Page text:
"Why? Can't you just jump back through?"
"No. The hole's not in the place you end up at. You have to go find it."
"Oh." I said glumly.
"It's not that hard. Somehow you know where to go – just follow your instincts." He explained. Then he frowned and added, "Unless someone's blocking it, that is."
"What do you mean 'blocking it'?"
"If you don't want anyone to find it, you can stop it from sending out the signals. We do it with the one here."
"I wouldn't worry about it - you've got to know what you're doing to stop it from signalling. I've never had any problems getting back."
"OK, then. I may as well go now. While I've still got the balls."
"Err…probably best to wait until night. You never know where it's gonna dump you."

So I waited. I'm good at that, too.



I was halfway across Cawdale, on my way to Seymour, when I bumped into one of The Brothers' men. It took him a second or two to recognize me and this probably saved my life. I pulled out my gun and shot him right between the eyes. He fell backwards and there was a sickening crack as his head smashed on the pavement. Luckily the street was deserted – but then Cawdale's always deserted. However, it wouldn't be long until the police were alerted and I didn't want to be around when they got here. Cawdale was the one place where the police were more vicious than the criminals. Shoot, maim, torture and kill now, "ask questions later" was their motto. I ducked down a side street and continued on my way. I couldn't afford to waste any time. Hopefully Collins was still taped to the chair back in Rissham. I needed to get into Club 54 before he alerted The Brothers.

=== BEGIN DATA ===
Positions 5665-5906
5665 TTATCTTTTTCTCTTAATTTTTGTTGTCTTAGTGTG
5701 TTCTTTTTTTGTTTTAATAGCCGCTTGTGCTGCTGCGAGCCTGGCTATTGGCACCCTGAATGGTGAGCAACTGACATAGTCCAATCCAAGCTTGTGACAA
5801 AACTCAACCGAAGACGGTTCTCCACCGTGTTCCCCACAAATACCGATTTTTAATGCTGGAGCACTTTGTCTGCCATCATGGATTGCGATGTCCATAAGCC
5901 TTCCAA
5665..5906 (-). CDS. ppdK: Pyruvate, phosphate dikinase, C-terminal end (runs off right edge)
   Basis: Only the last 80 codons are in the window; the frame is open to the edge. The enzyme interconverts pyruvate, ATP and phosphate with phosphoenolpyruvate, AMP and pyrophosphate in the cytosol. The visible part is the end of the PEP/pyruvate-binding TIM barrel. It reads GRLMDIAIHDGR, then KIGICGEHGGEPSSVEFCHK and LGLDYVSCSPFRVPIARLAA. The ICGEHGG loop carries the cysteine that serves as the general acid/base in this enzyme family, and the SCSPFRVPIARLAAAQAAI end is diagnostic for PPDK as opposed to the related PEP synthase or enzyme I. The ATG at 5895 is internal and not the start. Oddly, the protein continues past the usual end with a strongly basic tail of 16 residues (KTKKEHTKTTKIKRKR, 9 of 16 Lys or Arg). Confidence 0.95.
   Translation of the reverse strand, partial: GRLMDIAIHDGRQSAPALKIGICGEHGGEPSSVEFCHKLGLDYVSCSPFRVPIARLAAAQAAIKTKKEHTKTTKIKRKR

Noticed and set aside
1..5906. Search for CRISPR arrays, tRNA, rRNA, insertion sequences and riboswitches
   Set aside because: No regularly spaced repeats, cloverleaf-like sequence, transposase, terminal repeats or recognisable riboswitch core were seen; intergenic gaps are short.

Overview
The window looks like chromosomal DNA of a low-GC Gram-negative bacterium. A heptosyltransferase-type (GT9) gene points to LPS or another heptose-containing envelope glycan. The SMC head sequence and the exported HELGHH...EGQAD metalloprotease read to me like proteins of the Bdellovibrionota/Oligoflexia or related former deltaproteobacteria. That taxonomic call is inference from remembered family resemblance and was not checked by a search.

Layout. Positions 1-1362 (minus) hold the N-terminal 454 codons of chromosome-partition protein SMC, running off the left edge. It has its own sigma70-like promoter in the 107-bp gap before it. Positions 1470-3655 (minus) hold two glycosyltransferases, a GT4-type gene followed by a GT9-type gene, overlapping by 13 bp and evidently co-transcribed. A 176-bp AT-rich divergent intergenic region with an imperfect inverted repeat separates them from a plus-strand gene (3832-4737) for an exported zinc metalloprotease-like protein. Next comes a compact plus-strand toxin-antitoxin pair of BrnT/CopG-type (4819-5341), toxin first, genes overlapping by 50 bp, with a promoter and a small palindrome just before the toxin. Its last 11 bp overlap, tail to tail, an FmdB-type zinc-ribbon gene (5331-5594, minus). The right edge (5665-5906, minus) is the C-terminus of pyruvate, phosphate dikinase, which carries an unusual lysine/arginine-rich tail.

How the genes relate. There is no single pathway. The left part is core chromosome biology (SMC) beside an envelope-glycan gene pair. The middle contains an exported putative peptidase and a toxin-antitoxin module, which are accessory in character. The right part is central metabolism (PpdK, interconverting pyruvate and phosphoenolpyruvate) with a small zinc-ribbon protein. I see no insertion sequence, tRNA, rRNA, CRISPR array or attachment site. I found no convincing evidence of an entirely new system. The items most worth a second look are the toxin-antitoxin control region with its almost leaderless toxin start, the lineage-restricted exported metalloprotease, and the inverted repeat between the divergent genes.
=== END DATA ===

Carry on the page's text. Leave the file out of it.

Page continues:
A few weeks after I got into The Districts The Brothers had a contract put out on me. Two million credits for the man to bring them my head – I must have really pissed them off. Now, I'd never even met them at this point so I had no idea why they wanted me dead. Just lucky I guess. I knew of them of course – you couldn't live here and not know of The Brothers. There were six of them at last count (at one time there had been nine, but you can't be the baddest criminals in the land without having a fatality now and then). They controlled about seventy-five percent of The Districts and were into everything from money laundering to kidnapping to murder. The police couldn't get anywhere near them – they were untouchable. Before I found out about the contract I'd been thinking of asking for their help in finding Dunning. I'd looked everywhere and showed his picture to just about everyone I met, but come up with nothing. The guy had just disappeared without a trace. Fortunately a contact told me about the contract before I could approach The Brothers. From then on I was very careful and so far I'm still alive.

When I eventually found Dunning it was completely by accident. I was in a store in Ferndell (this is probably the only nice area in The Districts) when an argument started between a customer and the shopkeeper, I looked over to see what was going on and it was him. Apparently he'd been overcharged and he seemed pretty pissed off about it. Once the argument was over I followed him at a safe distance back to an apartment block. I kept myself hidden while he unlocked the main door and went inside. After a few minutes I checked the mailboxes and sure enough, there was one for a Dr. Alex Dunning, Apartment number seventeen on the fourth floor. I watched the building for a couple of days to monitor his movements. He spent most of his time inside the apartment - he'd only been out three times in two days, and then only for a few minutes at a time. On the third day I decided to break in to his apartment during his morning stroll and give him a surprise when he got back. He left the building at the same time as he had the previous two mornings and I waited until he was out of sight before moving towards the main entrance. My luck was in – a young girl was on her way out of the building and she held the door open for me, probably assuming I was a resident.
"Thank you."
"Welcome." She replied.
The lift was out of order so I walked up the four flights of stairs looked around for number seventeen. I found it, picked the lock (an essential skill in my business) and let myself in. The apartment was sparse to say the least – in the lounge area there was an armchair, a small threadbare sofa and a miniature TV on top of a cardboard box. The bedroom contained a mattress on the floor. The kitchen had a fridge and a kettle. Dunning must be the only person to own less furniture than me. But of course, he wasn't exactly at home – this was probably just a stopover.